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The downtown St. Cloud block housing City Hall is poised to become a Bremer Bank and drive-through retail space.

St. Cloud's Planning Commission on Tuesday voted to recommend approval of a developer's plans to raze the current City Hall and build a two-story office building, as well as a parcel on the western side of the building for a cafe or restaurant.

"We do that think this is a good balance between the commercial intent and the historic preservation intent that we've always had on the Fifth Avenue corridor," said Matt Glaesman, community development director for St. Cloud, at the planning commission meeting.

Hwy. 23 — also known as Division Street — is a main east/west thoroughfare from Hwy. 10 to Hwy. 15 and Waite Park. Fifth Avenue connects St. Cloud's downtown to St. Cloud State University. Redevelopment in recent years has focused on creating a corridor where people can live, work, shop, dine and find entertainment.

"We were able to partner with someone to sell our current location and we've been working on this for a while," said Tom Rickers, Bremer's executive vice president of consumer banking and mortgage. "As this came open — obviously it's a downtown, prominent, historic site — we thought it would be a great location for our customers and employees."

If the development plans are approved by the St. Cloud City Council at an upcoming meeting, Bremer Bank will move its downtown St. Cloud branch to the new site, which is being dubbed Highbanks Plaza. Bank branches on the west side of St. Cloud and in nearby Rice are remaining open, although some services are being consolidated at the new site.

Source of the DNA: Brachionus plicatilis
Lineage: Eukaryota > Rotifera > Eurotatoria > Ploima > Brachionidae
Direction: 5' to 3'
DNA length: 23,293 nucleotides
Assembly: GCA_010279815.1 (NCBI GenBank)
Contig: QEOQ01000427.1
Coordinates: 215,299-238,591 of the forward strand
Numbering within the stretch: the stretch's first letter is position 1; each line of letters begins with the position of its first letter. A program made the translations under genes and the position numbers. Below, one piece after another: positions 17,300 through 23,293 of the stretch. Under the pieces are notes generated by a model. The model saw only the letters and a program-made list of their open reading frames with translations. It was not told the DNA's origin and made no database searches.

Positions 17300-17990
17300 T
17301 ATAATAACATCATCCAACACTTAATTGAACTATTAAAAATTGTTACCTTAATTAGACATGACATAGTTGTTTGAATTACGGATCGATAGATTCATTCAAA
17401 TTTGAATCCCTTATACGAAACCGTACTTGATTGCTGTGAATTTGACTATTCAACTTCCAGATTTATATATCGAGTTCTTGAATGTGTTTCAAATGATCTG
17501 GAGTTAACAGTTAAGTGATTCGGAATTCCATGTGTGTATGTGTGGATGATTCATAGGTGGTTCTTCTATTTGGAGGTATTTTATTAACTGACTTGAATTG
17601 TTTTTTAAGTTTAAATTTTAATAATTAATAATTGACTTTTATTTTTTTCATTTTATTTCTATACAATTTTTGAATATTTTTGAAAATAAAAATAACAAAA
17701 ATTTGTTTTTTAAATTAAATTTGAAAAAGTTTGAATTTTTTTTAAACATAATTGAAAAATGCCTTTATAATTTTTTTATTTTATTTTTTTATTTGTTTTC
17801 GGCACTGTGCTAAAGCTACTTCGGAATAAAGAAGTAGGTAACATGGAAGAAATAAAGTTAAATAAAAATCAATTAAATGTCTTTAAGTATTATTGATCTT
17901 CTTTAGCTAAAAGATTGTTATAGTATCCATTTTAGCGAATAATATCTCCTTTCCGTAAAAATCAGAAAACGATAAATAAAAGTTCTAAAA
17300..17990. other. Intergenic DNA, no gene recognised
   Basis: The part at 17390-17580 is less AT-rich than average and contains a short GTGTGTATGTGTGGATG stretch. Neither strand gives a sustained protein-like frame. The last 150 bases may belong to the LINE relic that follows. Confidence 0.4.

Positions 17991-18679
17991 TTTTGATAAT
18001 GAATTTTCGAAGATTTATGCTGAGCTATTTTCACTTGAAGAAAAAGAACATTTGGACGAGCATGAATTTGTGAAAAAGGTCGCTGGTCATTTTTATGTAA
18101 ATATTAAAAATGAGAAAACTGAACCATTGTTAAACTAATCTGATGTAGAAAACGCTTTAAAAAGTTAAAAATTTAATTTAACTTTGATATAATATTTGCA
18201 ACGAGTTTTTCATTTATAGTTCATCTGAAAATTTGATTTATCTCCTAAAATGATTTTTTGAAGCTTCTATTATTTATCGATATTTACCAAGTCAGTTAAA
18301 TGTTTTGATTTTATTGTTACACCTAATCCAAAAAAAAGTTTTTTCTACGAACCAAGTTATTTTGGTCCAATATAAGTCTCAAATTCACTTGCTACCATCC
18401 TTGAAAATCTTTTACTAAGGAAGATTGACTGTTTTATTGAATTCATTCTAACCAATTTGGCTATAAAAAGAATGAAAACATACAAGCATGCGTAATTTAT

"We're just excited to stay in downtown in a historic site [and] build a facility that will really accommodate our customers, our employees and our community for a very long time," Rickers said. "We designed our plans around being forward-thinking around where banking is going."

The City Hall block, just two blocks west of the Mississippi River, is historic: It housed the city's first public high school, Union Public School, before Technical High School opened in 1917.

The school district erected the current City Hall building for a junior high circa 1930. When students moved from that building to South Junior High in the early 1960s, the building became an elementary school.

Beth Becker, 60, attended Central elementary. This year, she moved back into the house she grew up in, which is a few blocks from City Hall.

"We lived in this neighborhood because my dad taught at St. Cloud State, which is just a few blocks to our south. So he could walk. He taught there for over 30 years and my parents lived in this house for over 30 years," she said.

Becker's house, built in 1926, was a student rental for about 20 years, but she was able to buy back the family home because many landlords in the area are divesting themselves of older homes due to declining student enrollment, she said.

The area is seeing a sort of renaissance with walking trails, churches and mosques, and a growing number of houses returning to single-family use.

"It's becoming a family neighborhood again," Becker said.

A proposal from Frauenshuh shows a new two-story building for Brember Bank at the site of the current City Hall.
A proposal from Frauenshuh shows a new two-story building for Brember Bank at the site of the current City Hall.

Credit: City of St. Cloud/JLG Architects

The city purchased its current building in the mid-1980s. Now the city is in the midst of a $10.37 million project to renovate the historic 1917 and 1938 sections of Technical High School for use as City Hall. The city plans to vacate the current City Hall by the end of the year. Frauenshuh Commercial Real Estate is redeveloping the site.

"I am definitely sad to see it go. I was glad that it avoided the wrecking ball a couple of times — when it became City Hall and so forth," Becker said. "But at the same time, I do appreciate the fact that today's needs and spaces are different."

Becker and Mary Mathews, who has lived near City Hall for almost 50 years, said they appreciate the effort the city and developer have put into the design, which they see as a nod to the historic nature of the block.

"It's precisely this design that is so appealing to us," Mathews said at the meeting. "It's brick. It's granite. It's modern but it's a very discreet building."

Jenny Berg • 612-673-7299

Twitter: @bergjenny